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Amidst China Tensions, Taiwan to Conduct First Test of Indigenous Defense Submarine

A Taiwanese admiral said the new submarine is expected to be delivered to Taiwan’s navy by next year.

Taiwan will begin testing its first indigenous defense submarine (IDS) next week, designed to serve as a deterrent against China’s possible blockade of the self-ruling island, a defense official said Tuesday.

Adm. Huang Shu-kuang, convener of the IDS program, said that Taiwan will test its first domestically built submarine on Sept. 28, with harbor acceptance tests scheduled to begin on Oct. 1.

These tests are expected to end by April 1, 2024. The submarine will undergo sea acceptance tests before being delivered to Taiwan’s navy next year.

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“There’s no set timeline for the sea tests because this is our maiden submarine, but we hope to hand it over to the navy within next year,” Adm. Huang said in an interview with Nikkei Asia on Sept. 14.

The diesel engine submarine will have U.S.-based Lockheed Martin’s MK-48 anti-submarine and anti-surface warfare torpedoes, according to the report.

Adm. Huang said that Taiwan plans to build seven more submarines, complementing its existing two combat-ready submarines, versions of the Zwaardvis-class subs purchased from the Netherlands in the 1980s.

Submarines Built to Thwart China’s Blockade

Taiwan aims to use submarines to counter China’s encirclement and thwart any invasion attempt. Adm. Huang said that preventing the Chinese military from approaching the “first island chain” would open up more room for other nations to extend support to Taiwan.

“The longer an attack drags on, the worse it would be for China, because the world, including Japan, will more likely intervene,” the admiral said.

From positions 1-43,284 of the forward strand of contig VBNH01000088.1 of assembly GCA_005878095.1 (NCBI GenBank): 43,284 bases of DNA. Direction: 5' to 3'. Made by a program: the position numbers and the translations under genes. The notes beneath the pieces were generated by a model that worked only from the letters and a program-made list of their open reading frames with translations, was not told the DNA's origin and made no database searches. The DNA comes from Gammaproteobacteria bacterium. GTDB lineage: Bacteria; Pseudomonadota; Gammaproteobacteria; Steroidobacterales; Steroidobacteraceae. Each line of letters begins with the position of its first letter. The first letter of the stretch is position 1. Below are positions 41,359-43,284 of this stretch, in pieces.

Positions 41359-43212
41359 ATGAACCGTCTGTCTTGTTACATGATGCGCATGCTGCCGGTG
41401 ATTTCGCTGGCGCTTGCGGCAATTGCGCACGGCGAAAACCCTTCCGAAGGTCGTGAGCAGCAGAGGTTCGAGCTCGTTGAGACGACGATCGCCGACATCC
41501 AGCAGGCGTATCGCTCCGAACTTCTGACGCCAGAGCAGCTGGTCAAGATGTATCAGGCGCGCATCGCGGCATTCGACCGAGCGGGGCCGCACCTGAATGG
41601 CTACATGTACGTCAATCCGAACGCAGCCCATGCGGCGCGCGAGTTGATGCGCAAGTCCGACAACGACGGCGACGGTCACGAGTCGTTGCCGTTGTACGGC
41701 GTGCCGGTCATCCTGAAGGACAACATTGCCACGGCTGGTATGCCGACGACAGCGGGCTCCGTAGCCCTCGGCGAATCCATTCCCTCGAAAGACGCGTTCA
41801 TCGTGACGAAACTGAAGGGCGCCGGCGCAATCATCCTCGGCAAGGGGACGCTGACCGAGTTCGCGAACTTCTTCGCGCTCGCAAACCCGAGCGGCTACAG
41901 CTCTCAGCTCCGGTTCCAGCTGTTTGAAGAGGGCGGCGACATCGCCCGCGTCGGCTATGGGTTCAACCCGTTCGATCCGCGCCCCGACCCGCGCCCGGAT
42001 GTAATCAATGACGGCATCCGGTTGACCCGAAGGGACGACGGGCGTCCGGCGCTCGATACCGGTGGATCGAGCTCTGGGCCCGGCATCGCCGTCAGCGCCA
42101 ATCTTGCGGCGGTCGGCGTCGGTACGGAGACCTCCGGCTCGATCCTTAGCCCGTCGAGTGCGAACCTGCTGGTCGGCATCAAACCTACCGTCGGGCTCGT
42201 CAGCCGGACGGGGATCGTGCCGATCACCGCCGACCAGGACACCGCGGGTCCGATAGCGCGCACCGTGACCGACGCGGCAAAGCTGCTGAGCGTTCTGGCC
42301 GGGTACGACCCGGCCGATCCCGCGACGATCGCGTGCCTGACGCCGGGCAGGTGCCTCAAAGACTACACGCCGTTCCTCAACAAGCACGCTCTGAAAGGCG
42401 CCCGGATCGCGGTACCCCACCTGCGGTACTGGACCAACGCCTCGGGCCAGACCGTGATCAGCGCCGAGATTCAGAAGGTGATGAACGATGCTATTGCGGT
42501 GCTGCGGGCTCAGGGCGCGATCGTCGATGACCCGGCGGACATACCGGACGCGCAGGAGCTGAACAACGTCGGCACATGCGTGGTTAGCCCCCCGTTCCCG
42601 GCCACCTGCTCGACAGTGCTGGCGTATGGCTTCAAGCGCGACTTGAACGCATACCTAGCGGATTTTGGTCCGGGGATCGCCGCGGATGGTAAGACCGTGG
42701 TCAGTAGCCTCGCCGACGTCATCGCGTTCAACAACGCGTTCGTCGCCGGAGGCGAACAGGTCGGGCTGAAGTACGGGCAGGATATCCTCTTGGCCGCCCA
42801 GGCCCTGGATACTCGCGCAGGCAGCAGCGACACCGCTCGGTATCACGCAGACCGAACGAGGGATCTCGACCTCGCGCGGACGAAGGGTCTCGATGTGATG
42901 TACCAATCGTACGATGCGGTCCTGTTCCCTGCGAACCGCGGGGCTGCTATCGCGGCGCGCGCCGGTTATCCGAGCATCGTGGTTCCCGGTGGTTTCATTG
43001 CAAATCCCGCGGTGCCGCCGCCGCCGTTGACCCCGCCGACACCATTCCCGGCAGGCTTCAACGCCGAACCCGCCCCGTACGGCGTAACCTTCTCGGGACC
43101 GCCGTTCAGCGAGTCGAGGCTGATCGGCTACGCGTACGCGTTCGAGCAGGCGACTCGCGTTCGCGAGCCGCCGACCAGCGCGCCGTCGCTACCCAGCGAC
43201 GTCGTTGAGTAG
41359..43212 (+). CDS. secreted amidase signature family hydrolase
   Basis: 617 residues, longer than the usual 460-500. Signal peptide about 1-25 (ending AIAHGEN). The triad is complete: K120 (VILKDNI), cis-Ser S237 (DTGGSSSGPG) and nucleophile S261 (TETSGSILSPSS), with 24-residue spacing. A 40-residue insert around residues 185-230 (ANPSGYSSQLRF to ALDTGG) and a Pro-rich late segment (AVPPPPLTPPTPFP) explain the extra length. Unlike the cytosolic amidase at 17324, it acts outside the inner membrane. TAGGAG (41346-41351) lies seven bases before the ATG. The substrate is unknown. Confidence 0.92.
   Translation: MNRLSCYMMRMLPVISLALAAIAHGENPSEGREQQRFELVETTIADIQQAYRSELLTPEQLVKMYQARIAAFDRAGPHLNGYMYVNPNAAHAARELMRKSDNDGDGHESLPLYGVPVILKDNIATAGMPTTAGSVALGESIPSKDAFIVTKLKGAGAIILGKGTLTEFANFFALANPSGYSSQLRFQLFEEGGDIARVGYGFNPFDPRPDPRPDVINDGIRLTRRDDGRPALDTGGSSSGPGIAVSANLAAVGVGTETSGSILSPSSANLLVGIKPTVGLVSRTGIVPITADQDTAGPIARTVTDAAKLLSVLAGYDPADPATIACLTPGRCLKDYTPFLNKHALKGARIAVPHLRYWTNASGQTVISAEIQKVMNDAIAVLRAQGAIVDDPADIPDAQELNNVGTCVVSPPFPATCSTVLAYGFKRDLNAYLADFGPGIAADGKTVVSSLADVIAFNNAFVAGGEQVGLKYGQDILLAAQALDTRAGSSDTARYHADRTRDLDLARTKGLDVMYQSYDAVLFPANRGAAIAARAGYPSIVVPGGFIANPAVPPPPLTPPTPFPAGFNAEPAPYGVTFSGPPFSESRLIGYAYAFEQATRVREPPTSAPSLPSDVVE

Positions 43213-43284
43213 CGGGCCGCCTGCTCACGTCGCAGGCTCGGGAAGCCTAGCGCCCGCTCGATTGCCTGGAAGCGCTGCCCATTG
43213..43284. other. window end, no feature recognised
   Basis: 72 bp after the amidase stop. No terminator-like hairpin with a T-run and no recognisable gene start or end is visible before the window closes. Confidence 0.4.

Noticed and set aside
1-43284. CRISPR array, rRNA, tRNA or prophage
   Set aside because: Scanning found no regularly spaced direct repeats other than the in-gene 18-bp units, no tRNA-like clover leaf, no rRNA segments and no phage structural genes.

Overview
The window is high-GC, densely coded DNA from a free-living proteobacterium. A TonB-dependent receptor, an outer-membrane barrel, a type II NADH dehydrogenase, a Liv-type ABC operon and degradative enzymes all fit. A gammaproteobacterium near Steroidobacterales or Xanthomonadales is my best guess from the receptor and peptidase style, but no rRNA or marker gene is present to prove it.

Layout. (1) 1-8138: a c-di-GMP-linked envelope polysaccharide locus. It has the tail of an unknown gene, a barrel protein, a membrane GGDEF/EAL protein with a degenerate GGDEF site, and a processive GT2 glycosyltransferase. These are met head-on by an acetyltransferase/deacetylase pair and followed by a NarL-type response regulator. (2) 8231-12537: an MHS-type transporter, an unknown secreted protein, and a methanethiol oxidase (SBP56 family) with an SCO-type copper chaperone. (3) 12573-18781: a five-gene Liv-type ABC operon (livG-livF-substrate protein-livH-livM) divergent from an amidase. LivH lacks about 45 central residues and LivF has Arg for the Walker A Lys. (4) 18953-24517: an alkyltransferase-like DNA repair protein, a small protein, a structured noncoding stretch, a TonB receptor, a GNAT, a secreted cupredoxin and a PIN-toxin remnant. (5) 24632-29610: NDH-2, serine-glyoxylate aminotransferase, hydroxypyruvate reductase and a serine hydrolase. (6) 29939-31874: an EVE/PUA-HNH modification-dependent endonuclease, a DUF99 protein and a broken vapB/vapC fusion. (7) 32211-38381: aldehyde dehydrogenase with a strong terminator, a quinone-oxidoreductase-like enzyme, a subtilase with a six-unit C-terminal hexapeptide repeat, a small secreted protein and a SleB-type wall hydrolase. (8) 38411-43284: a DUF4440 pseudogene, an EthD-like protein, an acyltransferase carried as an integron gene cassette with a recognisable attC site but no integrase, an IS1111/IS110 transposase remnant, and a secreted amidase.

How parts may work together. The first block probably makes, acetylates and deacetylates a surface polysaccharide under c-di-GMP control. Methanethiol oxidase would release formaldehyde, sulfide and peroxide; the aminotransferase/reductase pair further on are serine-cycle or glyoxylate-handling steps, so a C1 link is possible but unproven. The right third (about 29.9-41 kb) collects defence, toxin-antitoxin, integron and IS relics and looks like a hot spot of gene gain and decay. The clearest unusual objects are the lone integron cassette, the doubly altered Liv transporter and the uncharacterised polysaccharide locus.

According to Adm. Huang, Taiwan’s defense strategy is focused on the island’s northeastern waters and the Bashi Channel, the passage between the Philippines’ Mavulis Island and Taiwan’s Orchid Island. He said that China will likely seek Russia’s support in the East China Sea.

“In the event of a serious attack, China will likely lean on Russia to send their navy in the East China Sea to ward off support from Japan and the U.S. They will want to isolate Taiwan and finish off the invasion as soon as possible,” he said.

“Taiwan can’t be surrounded by China from all sides. Otherwise, we’ll be doomed,” Adm. Huang added.

The Chinese Communist Party (CCP), which claims Taiwan as its territory to be annexed by force if necessary, operates a growing navy boasting over 50 submarines, including nuclear-powered ones.

Vice Adm. Karl Thomas, commander of the U.S. Seventh Fleet, said in an interview with The Wall Street Journal in September last year that China has “a very large navy” that can “bully and put ships around Taiwan.”

He could not predict whether the Chinese regime would blockade or launch a full-fledged attack against Taiwan, but said that the U.S. Navy is prepared for any scenario.

“Clearly, if they do something that’s non-kinetic, which, you know, a blockade is less kinetic, then that allows the international community to weigh in and to work together on how we’re going to solve that challenge,” he said.

Unofficial Strategy to Acquire Supplies

Taiwan turned to the expensive and time-consuming task of building its own submarines after the CCP effectively blocked its attempts to procure vessels from foreign sources through the use of economic and diplomatic pressure threats.

To overcome Chinese pressure, Adm. Huang said he employed a “legal and unofficial strategy,” which included leveraging relationships that extended into other armed forces, as well as foreign defense and security companies.

“For every component, we reached out to three suppliers because some would turn us down. They also charge a premium compared to official deals,” Adm. Huang told Nikkei Asia.

“There are instances where we spent around half a year working toward a deal, and the partner withdrew at the moment right before the contract was signed, i.e. a last-minute withdrawal due to political pressure [from China],” he added.

Taiwan began constructing its own submarine in 2020 in the southern port city of Kaohsiung. The cost for building eight submarines under the IDS program is estimated to reach up to $16 billion.

The Associated Press contributed to this report.

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